It will beget a superior Bar and an equally superior Bench.
The Malaysian judiciary must start believing that it is a co-equal
branch of government in a Westminster system of shared powers between
itself, the legislature and the executive under the provisions of the
The ‘Kempen PerlembagaanKu' was launched by the Bar Council's
Constitutional Law Committee in 2009 to spread an awareness of what the
FC means and what it is all about.
The aftermath of GE12 in 2008
may have inspired this campaign, nevertheless, the citizenry has a
right to know what their constitution, as the supreme law of the land,
assures and guarantees them free from an overreaching and unlimited
I believe the Bar Council had a serious plan to show
and tell the people of Malaysia how the government of Malaysia is
violating their rights on a daily basis. Maybe the courageous laudable
lady of lasting legible law, Ambiga Sreenivasan, was the midwife when
this baby was born.
There are some erudite epigones in Malaysia
who believe that the FC is in theory the supreme law of the land. That
is an appalling view to adopt. They probably believe it is not a
pragmatic document. Maybe they feel there is no need to offend their
sensitive political masters.
According to Article 4, the FC is
the supreme law of Malaysia. Interestingly, Article 4(1) stipulates that
"any law passed after Merdeka Day which is inconsistent with this
constitution shall, to the extent of the inconsistency, be void."
I call this the Inconsistency Clause. Keep in mind that no Malayan was
involved when the FC was undergoing its very own peculiar birth pangs
It is obvious and evident that the Reid Commission's
five jurists did not address the occasion when a pre-Merdeka law may be
repealed, or amended, by a future legislature to the sway and swing of
political winds generated by a powerful executive.
should gravitate toward this constitutional solution to any politically
motivated constitutional amendment, and declare that act of Parliament
as a violation of Article 4(4).
Why have a written supreme law
with a supreme legislature threatening a head-on collision with its own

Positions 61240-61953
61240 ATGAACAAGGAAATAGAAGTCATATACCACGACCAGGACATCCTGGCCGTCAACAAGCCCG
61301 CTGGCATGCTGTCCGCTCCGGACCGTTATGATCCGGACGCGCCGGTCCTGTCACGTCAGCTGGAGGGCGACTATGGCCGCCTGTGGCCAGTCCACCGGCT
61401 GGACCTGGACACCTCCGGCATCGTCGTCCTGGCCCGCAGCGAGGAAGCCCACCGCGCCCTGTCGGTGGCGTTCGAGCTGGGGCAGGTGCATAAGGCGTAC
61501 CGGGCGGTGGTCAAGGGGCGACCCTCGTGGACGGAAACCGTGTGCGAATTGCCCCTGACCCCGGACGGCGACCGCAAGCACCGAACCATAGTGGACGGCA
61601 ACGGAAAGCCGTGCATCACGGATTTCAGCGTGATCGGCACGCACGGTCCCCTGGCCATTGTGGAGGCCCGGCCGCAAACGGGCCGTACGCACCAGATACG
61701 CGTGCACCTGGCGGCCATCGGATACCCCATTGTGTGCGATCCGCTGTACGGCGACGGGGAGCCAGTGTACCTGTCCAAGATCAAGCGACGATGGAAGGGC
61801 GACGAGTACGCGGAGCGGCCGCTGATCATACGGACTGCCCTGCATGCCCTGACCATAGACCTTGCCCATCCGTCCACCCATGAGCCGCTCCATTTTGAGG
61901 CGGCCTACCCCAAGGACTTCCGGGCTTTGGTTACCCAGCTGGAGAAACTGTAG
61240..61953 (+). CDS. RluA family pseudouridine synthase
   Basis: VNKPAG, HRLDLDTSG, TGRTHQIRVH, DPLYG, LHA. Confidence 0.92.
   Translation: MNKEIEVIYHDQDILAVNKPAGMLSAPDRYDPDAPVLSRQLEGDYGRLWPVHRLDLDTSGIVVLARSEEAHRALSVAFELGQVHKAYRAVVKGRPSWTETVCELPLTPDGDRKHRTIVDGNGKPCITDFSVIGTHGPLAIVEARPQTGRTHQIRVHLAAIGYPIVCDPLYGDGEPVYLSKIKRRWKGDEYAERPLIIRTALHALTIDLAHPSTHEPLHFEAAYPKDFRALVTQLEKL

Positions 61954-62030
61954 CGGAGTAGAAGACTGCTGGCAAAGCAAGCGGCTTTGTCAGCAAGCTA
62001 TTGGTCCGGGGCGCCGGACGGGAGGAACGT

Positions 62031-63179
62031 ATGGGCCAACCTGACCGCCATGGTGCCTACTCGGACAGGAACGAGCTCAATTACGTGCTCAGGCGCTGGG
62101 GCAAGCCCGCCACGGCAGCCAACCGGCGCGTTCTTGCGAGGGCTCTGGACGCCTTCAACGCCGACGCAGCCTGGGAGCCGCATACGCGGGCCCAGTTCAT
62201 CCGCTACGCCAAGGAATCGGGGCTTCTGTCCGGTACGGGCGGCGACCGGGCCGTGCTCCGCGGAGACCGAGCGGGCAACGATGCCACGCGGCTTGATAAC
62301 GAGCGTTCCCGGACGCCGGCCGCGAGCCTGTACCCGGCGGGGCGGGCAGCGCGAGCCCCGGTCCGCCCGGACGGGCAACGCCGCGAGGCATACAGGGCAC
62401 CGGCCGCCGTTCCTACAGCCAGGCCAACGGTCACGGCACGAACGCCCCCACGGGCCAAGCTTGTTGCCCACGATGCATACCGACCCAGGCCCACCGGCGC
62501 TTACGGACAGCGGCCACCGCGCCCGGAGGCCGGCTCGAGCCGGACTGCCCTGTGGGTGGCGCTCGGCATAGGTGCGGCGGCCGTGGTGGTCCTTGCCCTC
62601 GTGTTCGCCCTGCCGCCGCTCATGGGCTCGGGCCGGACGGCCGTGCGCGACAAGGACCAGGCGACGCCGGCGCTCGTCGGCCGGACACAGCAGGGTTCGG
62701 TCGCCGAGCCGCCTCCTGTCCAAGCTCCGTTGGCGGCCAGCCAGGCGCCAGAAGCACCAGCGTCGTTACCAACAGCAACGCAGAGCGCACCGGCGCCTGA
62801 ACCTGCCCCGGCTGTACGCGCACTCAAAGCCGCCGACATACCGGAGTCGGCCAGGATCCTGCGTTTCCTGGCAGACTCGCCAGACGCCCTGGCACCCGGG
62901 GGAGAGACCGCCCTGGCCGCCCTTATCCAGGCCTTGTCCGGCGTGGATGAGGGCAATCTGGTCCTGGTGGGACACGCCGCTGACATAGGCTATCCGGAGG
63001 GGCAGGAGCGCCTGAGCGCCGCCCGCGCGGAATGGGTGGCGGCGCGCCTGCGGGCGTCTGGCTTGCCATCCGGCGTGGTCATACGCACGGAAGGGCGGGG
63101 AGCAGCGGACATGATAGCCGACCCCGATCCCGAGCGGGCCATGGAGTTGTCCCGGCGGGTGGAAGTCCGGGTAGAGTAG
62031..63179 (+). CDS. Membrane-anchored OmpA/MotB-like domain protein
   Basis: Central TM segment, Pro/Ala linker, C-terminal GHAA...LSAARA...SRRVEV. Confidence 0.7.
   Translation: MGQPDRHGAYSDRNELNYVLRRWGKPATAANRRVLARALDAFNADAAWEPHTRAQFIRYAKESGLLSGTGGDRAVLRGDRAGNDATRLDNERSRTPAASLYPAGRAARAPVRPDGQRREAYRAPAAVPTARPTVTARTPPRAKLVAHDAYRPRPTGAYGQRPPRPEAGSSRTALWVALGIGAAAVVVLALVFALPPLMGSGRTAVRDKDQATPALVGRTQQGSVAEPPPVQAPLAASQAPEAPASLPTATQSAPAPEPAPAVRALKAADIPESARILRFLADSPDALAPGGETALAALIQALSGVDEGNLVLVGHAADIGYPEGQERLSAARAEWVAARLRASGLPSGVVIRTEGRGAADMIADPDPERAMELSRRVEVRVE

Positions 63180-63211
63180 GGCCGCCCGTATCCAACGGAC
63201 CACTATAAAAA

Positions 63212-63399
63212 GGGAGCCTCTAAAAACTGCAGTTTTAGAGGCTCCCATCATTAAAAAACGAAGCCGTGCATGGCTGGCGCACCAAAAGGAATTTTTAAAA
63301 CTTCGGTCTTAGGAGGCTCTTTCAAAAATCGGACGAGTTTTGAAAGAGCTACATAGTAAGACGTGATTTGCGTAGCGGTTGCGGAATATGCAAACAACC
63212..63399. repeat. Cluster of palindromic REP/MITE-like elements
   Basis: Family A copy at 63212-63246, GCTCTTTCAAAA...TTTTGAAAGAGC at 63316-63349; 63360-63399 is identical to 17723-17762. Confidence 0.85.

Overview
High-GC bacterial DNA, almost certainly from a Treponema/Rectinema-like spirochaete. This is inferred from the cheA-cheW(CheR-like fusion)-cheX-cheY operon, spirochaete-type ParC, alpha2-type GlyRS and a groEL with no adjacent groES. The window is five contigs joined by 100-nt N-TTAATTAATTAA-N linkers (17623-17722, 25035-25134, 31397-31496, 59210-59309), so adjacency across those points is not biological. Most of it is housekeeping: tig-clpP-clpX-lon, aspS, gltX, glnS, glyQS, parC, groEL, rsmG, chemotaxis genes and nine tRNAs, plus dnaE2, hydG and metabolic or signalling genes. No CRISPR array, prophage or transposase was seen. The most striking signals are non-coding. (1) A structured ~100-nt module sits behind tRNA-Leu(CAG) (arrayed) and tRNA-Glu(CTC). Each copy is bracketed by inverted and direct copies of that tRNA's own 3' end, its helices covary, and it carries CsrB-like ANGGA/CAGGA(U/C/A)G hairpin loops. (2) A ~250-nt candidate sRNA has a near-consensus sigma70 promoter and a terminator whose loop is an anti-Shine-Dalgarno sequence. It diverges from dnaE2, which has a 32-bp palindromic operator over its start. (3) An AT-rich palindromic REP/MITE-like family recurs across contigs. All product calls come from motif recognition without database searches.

power to make or unmake any law? But the Inconsistency Clause of Article
4 (1) is supposed to shackle a supreme legislature.
Interestingly Article 4(4) gives a Federal Court judge the power of
judicial review in tandem with Article 162(6). But do our judges use
this authority, if not their right, to exercise a judicial power vested
in them by an implied reading of Article 121? That judicial power was
the sine qua non of the Malaysian judiciary prior to the 1988 judicial
juggling and jousting when the judges' jugulars were exposed and
Our FC stands in mute testimony to the vagaries and
uncertainties of parliamentary enactments, coupled with a good measure
of mockery by the political masters. Instead of being revered,
respected, and regarded as the supreme law of the land, the FC is
generally unused, or wantonly abused, if not recklessly misused
depending on who is standing in the dock.
amendments over the years since Merdeka have not etched any advantage or
benefit for the rakyat although it has fattened the hopes and
aspirations of the occupants of Putrajaya.
I can only hope that
the Agong takes the FC's Article 39 seriously as the safe haven and
abode of executive authority because the prime minister, in whom all
unconstitutional executive powers are vested, stands on shaky ground
under Article 43(4) if he is unable to command the confidence of the
majority of the members of the Dewan Rakyat.
ROUND-TABLE TALKS: Aim is to get them to assist police on how to handle crowds, says Hanif
THE six-member independent advisory panel, which has been tasked to
gather details of riots during the April 28 Bersih 3.0 rally in Kuala
Lumpur, has invited foreign experts to share their experience.
The experts have handled rallies and demonstrations in the United Kingdom, the United States, Canada and Pakistan.
Panel chairman Tun Hanif Omar met with representatives at the panel's 9th meeting here yesterday.
aim is to get them to assist us on how to handle such situations. We
want to know what the laws are which they used to manage the crowds.
to what extent of the United Nations' protocol on the use of force,
protection of media and basic SOPs (standard operating procedures) they
adopted to control and manage crowds.
"The idea is to have a round table conference, so that our police and the experts can exchange ideas."
Hanif hoped the round-table talks would be convened in a month's time.
"The panel decided on the four countries as their local authorities recently handled situations similar to Bersih," he added.
Hanif said the panel was also planning to rope in experts from London's metropolitan police.
yesterday's session, Hanif met with Prasarana Rail Division group
director Khairani Mohamed, Prasarana Bus Division group director Zohari
Sulaiman, AlHijrah Media Corporation cameraman Mohd Azri Mohd Salleh,
Makkal Osai newspaper photographer P. Malayanadi, two policemen and four
Kuala Lumpur City Hall officers.
BANGKOK, July 31 (Bernama) -- Two bombs rocked Pattani Tuesday night
including a hotel which was bombed for the second time within four
A Pattani police spokesman said a car bomb exploded behind the CS Hotel
at 7.15pm (Malaysian time: 8.15pm) causing the hotel to catch fire right
up to the seventh floor.
All guests were immediately evacuated from the hotel and only one person
sustained minor injury. Initial police investigations showed that a
10-kg homemade bomb was hidden in the car which was parked near the
"I could feel the impact of the bomb as my house is situated just about
100 metres from the hotel," said a local journalist who declined to be
identified. The second bomb exploded at the Paknam area, a few minutes
after the first bomb was detonated.
The eight-storey CS Hotel was first bombed in 2008 which resulted in three deaths and 10 injuries.